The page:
An Analysis of the Community in Octavia Butler’s Parable of the Sower

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An Analysis of the Community in Octavia Butler’s Parable of the Sower

The essay will analyze the depiction of community in Octavia Butler’s “Parable of the Sower.” It will explore the novel’s themes of survival, adaptability, and the importance of community in a dystopian world. The piece will examine how Butler constructs a vision of a future society, the challenges faced by the community, and the protagonist’s role in shaping a new social order. The aim is to provide a comprehensive understanding of Butler’s portrayal of community dynamics and resilience in the face of adversity. On PapersOwl, there’s also a selection of free essay templates associated with Overcoming Challenges.

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“In Christ, we who are many form one body and each member belongs to all the others” (Romans 12.5). The Bible directly describes and defines community: it is humans’ innate need to bond together, providing the basis of a community. In a religious sense, a community can be described as the interaction between a group of individuals. All communities need distinguishing factors that not only unite the members in thought but also in action. Rituals and agreements within a community are traits that provide just that; they help characterize and unite the group within the organization.

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In Octavia Butler’s novel, Parable of the Sower, she creates a surreal world in which a community joins together to fend off harsh and frightening realities of the world outside the walls. A community itself should provide security, trust, and honesty, and more importantly, happiness. This is a small community; they all know each other here. (They all depend on each other. They’re not very social, [they] mind their own business (p 31).

One apparent aspect of the ritual of banning together against catastrophes is that it not only draws the group together physically, but it also has a tendency to bond them emotionally. A community joins together when there is a threat to disrupt the peace and comfort that a group setting provides.

The adult men and women put the fire out with garden hoses, shovels, wet towels, and blankets. Kids [Lauren, sj age] helped out where [they were] needed and put out any new fires. The very old people watched the little kids and kept them out of the way and out of trouble (p 28).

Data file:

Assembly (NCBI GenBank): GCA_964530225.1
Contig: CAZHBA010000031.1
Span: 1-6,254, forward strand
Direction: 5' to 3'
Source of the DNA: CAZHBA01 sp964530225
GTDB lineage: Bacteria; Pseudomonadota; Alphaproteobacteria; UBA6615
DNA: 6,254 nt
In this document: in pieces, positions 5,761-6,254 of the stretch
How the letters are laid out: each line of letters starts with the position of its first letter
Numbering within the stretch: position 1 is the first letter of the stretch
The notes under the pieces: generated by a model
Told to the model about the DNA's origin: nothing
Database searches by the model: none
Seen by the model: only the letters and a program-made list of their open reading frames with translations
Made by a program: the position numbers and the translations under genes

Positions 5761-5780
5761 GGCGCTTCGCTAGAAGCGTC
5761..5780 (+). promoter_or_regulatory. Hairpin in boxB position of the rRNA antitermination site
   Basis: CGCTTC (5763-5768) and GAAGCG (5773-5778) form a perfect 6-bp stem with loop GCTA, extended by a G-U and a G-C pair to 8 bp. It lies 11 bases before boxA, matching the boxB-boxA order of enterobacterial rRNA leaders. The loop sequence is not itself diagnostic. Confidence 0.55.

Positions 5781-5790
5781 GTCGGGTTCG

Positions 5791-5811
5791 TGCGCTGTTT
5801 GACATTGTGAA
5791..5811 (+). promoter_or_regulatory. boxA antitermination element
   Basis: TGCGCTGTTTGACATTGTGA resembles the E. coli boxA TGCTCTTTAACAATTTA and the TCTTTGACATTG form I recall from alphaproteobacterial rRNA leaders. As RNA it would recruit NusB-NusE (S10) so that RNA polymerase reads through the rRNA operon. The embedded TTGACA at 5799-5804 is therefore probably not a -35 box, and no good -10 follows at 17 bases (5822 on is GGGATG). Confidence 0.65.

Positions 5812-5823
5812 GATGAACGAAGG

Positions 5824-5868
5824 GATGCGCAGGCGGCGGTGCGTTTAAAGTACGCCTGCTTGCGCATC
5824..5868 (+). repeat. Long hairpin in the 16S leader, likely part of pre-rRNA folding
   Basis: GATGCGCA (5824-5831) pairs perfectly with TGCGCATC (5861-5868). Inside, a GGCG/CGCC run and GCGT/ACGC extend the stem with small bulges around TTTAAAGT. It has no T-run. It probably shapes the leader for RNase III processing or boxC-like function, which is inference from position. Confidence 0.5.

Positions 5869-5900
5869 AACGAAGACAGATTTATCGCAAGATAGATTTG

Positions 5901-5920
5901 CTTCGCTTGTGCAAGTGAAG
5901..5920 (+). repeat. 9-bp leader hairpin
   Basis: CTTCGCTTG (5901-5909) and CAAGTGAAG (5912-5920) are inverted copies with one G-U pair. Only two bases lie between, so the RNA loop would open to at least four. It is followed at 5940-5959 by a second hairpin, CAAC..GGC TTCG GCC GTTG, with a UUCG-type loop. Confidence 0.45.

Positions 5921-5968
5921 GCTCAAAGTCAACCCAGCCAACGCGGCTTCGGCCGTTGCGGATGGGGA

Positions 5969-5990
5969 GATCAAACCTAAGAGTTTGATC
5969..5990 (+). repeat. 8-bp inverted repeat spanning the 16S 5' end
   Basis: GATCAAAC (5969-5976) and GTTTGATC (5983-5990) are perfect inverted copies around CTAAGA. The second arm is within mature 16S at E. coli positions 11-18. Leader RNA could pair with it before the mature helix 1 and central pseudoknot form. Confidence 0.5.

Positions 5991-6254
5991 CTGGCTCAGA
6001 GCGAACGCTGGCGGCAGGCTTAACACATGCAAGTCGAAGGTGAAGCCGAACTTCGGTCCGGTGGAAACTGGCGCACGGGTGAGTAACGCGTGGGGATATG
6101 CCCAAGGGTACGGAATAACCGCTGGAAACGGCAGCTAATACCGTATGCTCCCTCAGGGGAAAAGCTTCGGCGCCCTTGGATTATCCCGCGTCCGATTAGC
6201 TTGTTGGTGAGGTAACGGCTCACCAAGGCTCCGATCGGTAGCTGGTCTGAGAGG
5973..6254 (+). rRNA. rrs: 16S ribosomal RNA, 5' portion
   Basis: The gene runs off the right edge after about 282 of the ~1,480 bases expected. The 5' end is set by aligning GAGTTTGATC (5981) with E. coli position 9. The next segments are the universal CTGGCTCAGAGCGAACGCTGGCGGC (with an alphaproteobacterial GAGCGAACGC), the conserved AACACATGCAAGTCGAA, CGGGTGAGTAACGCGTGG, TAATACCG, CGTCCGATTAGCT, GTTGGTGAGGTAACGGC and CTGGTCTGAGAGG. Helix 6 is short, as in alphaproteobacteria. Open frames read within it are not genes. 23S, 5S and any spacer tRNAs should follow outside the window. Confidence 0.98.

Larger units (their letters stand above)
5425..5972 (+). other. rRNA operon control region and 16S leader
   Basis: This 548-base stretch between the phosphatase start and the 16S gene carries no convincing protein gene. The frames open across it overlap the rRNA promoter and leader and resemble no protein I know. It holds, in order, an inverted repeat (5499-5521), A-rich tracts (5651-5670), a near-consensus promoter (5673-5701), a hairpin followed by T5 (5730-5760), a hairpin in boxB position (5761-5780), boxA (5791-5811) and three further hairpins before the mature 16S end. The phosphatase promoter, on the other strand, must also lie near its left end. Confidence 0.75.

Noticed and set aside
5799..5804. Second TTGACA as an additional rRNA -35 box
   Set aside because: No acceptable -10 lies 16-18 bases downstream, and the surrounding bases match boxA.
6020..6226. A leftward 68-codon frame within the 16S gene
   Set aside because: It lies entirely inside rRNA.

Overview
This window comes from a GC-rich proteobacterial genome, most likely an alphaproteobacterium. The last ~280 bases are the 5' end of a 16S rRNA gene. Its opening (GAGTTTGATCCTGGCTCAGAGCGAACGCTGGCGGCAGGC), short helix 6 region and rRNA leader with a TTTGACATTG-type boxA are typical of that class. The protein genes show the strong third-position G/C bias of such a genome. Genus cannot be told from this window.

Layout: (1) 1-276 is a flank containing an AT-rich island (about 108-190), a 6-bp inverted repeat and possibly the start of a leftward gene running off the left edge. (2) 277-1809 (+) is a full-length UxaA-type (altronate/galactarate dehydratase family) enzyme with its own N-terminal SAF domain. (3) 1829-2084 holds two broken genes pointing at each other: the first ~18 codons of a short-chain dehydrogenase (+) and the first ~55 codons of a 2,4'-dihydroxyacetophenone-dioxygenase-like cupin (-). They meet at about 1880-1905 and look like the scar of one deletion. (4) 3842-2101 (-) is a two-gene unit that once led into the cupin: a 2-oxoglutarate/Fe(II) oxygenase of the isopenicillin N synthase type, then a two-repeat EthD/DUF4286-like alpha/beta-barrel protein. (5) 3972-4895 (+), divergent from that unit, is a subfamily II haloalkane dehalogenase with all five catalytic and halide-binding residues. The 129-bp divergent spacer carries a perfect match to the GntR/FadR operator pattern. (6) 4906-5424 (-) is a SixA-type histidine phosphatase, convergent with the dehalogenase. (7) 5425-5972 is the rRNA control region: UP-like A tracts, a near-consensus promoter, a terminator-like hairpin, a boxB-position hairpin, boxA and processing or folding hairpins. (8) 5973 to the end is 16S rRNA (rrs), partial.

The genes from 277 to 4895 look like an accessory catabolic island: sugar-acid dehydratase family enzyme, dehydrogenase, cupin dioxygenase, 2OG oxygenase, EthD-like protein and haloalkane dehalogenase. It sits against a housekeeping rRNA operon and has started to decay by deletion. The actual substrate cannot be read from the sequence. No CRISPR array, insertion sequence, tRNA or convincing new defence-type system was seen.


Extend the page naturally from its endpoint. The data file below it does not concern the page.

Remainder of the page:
Society offers few chances for this level of participation, which intensifies the feeling of belonging. The strength offered by a group of people is easier than standing alone.

Individuals would fall apart without a sense of community. An individual who fails to yield to the customs that are accepted by the majority will be singled out from the crowd, be condemned, and suffer their own embarrassment (p 29). [Mrs. Sims was the only person (Lauren)] even knew who lived alone (p 19). Being alone led to Mrs. Sim’s demise; she lost all sense of community and of being neighborly, leading to suicide. When things became too overwhelming, she decided to trade pain now for eternal pain in the hereafter (p 21).

Other communities that, in Lauren’s eyes, did not meet the standards of a strong community were made up of or unmortared rocks, chunks of concrete, and trash. Then there were the pitiful, unwalled residential areas. A lot of the houses were trashed — burned, vandalized, infested with drunks or druggies or squatted-in by homeless families with their filthy, gaunt, half-naked children (p 8). In essence, these people did not bond together to protect one another, but instead, they turned their backs on one another and allowed outsiders to invade their society. A community will fail unless it gives a sense of security to make sure that every house, every person, every object has safeties and protection against crimes. It must provide trust and honesty to each person to have faith and loyalty about it.

A community normally is created around a group of people with the same expectations and financial status, making it easier to identify with the people who surround them. People are expected to fear and hate everyone but their own kind (p.31). However, a community isn’t enough for the group to just survive, limping along, playing business as usual while things get worse and worse. If that’s the shape they give to God, then someday they must become too weak–too poor, too hungry, too sick to defend themselves. Then we’ll be wiped out (67).

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An Analysis of the Community in Octavia Butler's Parable of the Sower. (2022, Nov 16). Retrieved from